A's close in on AL West title with walk-off win

A's close in on AL West title with walk-off win

A's close in on AL West title with walk-off win

OAKLAND -- Michael Kohn didn't get the job done. Josh Donaldson did, walking off the A's for a third time this year for a 2-1 victory over the Angels on Tuesday night to narrow Oakland's magic number to win the American League West to six.

"Any time you get a hitter 0-2," Kohn said, "it's time to put him away in that situation. I didn't do my job there, [didn't] elevate it high enough, and it's why he's an All-Star. He's a good player."

Yes, in the same way many people couldn't understand why Donaldson was left off the AL All-Star squad, they're having a hard time believing and remembering he actually wasn't one.

Oakland's third baseman still resembles one, though.

Donaldson's game-winning hit in the ninth inning was his eighth hit in 11 tries with the bases loaded this season, including his second in four attempts with two outs. He has 16 RBIs in such situations, the seventh-best mark in the AL.

"We feel good about him any time in situations like that," said manager Bob Melvin. "Behind in the count, it looked like he was trying to drive one out, then shortened his swing with two strikes and went the other way. We've seen him do that all year."

"He's done a great job," said Jed Lowrie. "Pretty much all year he's been locked in. He's doing a really good job of staying on top of balls and not trying to do too much in situations like that. That breeds a lot of success."

Lowrie had his own role in the winning formula, though he didn't have to do much to contribute, thanks to some forward thinking from Jemile Weeks.

Pinch-running for Alberto Callaspo, who singled off Kohn to lead off the frame, Weeks showed off his speed by tagging up on Stephen Vogt's ensuing fly ball to left field, forcing the Angels' hand to intentionally walk Lowrie.

"It was kind of an in-between decision," Weeks said. "I actually went halfway to second and then just decided I had an opportunity to get there, so I ran back and went for it. It was timely. I think if we don't get that there, I'm 100 percent thinking of stealing the base that next at-bat, so the first opportunity that arises to get to second, that's what I was trying to do, to get in scoring position for the guys."

Next up was Coco Crisp, who proceeded to put together what Lowrie deemed "might be the at-bat of the year." Crisp swung through the first two pitches he saw from Kohn, first a changeup and then a fastball, clocked at just 89 mph. The next one had some heat on it, and Crisp fouled off the 97-mph offering. Seven pitches later, having fouled off three more, he took ball four to load the bases.

Daric Barton, facing a five-man infield, struck out for the second out of the inning. There wouldn't be a third, thanks to Donaldson, who has reached base in 22 straight games.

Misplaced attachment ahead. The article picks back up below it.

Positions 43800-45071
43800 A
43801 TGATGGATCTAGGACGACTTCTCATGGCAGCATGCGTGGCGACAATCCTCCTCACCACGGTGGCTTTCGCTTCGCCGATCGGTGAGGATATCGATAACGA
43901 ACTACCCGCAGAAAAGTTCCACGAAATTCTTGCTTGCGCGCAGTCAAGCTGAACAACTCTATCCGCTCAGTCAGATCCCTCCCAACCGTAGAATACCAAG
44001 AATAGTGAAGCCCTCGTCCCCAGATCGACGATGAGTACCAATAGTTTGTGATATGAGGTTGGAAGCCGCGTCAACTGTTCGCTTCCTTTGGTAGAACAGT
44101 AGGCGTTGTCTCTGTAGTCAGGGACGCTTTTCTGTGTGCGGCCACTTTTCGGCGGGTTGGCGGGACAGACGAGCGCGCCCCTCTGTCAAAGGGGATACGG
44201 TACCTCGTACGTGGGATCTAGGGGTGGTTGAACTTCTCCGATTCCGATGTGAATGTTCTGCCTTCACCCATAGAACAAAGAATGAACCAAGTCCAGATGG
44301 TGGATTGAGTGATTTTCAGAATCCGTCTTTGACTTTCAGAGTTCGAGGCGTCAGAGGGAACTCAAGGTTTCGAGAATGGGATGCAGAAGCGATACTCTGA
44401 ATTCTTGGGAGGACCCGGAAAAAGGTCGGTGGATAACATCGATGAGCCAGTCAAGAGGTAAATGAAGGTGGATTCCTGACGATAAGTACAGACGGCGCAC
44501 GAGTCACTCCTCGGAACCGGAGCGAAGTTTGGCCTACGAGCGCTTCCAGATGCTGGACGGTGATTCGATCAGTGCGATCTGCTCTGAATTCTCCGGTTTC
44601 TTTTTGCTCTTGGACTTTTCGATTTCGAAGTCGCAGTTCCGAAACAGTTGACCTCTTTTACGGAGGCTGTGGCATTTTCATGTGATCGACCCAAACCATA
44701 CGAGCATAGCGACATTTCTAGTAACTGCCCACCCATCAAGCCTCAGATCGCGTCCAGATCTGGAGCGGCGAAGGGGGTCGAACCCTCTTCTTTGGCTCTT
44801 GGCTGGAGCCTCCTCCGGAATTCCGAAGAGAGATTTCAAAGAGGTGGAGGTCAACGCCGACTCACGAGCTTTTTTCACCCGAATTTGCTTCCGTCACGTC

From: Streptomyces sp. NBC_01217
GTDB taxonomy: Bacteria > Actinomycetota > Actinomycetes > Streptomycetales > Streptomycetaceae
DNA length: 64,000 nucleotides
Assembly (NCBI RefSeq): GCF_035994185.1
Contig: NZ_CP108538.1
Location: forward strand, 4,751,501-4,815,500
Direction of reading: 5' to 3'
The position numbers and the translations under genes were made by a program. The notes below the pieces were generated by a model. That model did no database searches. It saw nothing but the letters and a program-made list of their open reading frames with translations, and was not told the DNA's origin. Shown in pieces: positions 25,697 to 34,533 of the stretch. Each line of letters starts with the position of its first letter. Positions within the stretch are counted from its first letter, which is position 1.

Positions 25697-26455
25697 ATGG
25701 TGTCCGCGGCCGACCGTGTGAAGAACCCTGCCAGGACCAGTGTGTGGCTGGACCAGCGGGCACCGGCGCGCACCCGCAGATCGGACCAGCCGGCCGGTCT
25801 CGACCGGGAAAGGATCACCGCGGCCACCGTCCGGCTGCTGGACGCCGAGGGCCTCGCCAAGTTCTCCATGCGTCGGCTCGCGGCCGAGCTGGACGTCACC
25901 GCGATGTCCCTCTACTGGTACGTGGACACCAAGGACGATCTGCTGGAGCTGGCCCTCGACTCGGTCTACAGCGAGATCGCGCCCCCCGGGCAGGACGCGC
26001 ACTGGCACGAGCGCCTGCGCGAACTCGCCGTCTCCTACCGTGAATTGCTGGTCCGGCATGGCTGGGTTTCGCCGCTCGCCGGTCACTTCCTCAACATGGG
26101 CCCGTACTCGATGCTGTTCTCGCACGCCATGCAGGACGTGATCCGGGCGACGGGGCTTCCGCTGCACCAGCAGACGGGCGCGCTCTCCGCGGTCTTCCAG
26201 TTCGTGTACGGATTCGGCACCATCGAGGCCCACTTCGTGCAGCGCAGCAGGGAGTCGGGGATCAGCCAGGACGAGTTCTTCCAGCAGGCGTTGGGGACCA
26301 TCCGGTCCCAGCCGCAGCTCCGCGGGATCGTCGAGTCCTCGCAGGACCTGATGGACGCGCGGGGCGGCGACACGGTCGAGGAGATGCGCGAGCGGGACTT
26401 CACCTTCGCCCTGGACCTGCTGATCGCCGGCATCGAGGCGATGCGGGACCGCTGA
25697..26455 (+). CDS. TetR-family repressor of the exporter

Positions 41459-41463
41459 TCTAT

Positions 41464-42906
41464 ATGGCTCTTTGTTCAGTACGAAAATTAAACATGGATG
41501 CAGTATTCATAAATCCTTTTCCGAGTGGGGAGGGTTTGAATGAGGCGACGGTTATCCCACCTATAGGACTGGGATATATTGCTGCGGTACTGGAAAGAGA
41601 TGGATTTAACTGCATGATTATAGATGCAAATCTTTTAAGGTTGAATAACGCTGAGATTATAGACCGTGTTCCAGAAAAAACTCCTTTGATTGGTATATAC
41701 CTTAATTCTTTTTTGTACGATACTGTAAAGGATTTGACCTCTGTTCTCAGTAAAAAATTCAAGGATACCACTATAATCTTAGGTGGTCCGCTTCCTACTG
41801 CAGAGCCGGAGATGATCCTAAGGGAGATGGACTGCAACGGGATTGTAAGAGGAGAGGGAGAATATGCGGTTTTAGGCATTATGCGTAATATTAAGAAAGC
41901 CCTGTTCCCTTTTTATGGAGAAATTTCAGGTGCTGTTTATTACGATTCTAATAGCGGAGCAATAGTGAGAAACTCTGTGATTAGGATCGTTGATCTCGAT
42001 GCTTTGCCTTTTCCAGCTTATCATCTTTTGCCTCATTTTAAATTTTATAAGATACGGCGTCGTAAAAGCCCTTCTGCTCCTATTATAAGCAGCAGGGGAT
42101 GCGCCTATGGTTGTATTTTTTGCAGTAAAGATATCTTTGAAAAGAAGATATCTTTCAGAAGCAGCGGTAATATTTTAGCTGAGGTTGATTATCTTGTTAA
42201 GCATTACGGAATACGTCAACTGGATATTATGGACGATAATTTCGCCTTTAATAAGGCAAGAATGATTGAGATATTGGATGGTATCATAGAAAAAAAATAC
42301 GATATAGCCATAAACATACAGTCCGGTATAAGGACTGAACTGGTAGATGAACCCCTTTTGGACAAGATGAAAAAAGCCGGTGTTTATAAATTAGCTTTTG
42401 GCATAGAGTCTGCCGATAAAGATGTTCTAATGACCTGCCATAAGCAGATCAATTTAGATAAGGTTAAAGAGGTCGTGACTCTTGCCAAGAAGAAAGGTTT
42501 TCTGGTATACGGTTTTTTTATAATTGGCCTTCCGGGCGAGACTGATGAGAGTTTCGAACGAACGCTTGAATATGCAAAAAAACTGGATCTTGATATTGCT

"I know JD got the big hit, but Coco's at-bat was, up to this point, might be the at-bat of the year, the way that he was able to grind that at-bat and give JD an opportunity to get that hit," Lowrie said. "It was a really big at-bat, and that's not to take away anything from JD. I just think Coco did a really good job in that at-bat."

Before that inning, the A's had gone just 1-for-9 with runners in scoring position. It's a weakness that's been exposed every so often this season, one that could potentially haunt the A's in the postseason, should they reach it as expected with a 6 1/2-game lead over the Rangers with 11 games to play.

Just the same, their strengths could keep them in it, and pitching rests at the top of the list.

Outside of Mike Trout's home run in the first inning that gave the Angels a 1-0 lead the A's would wipe away on Brandon Moss' RBI double minutes later, Sonny Gray gave up just four other hits in six solid innings, walking one and fanning five to keep his home ERA at 1.26 through five starts.

A struggling Ryan Cook found trouble in the seventh, getting two quick outs before loading the bases on a single and two hit batsmen -- he's allowed 21 hits, six runs and seven walks in his last 10 innings -- in advance of Jerry Blevins' entrance with the bases loaded.

Blevins, having already fanned Josh Hamilton six times in 10 at-bats, got him again on strikes, ending the inning. Sean Doolittle pitched a scoreless eighth and Grant Balfour struck out the side in a perfect ninth.

"We've done that before with Blevins and Hamilton," Melvin said. "That's kind of his guy. He's faced him a few times. He's not the easiest guy in the world to have to face in those situations with nowhere to put anybody, so that was a big out in the game."

One of many that was somewhat forgotten by the time Donaldson stepped to the plate, like Josh Reddick's spectacular diving grab of what initially appeared to have the makings of a Mark Trumbo extra-base hit in the sixth inning.

"Tonight really was a team win," said Gray. "Everyone really played their part."

Jane Lee is a reporter for MLB.com. This story was not subject to the approval of Major League Baseball or its clubs.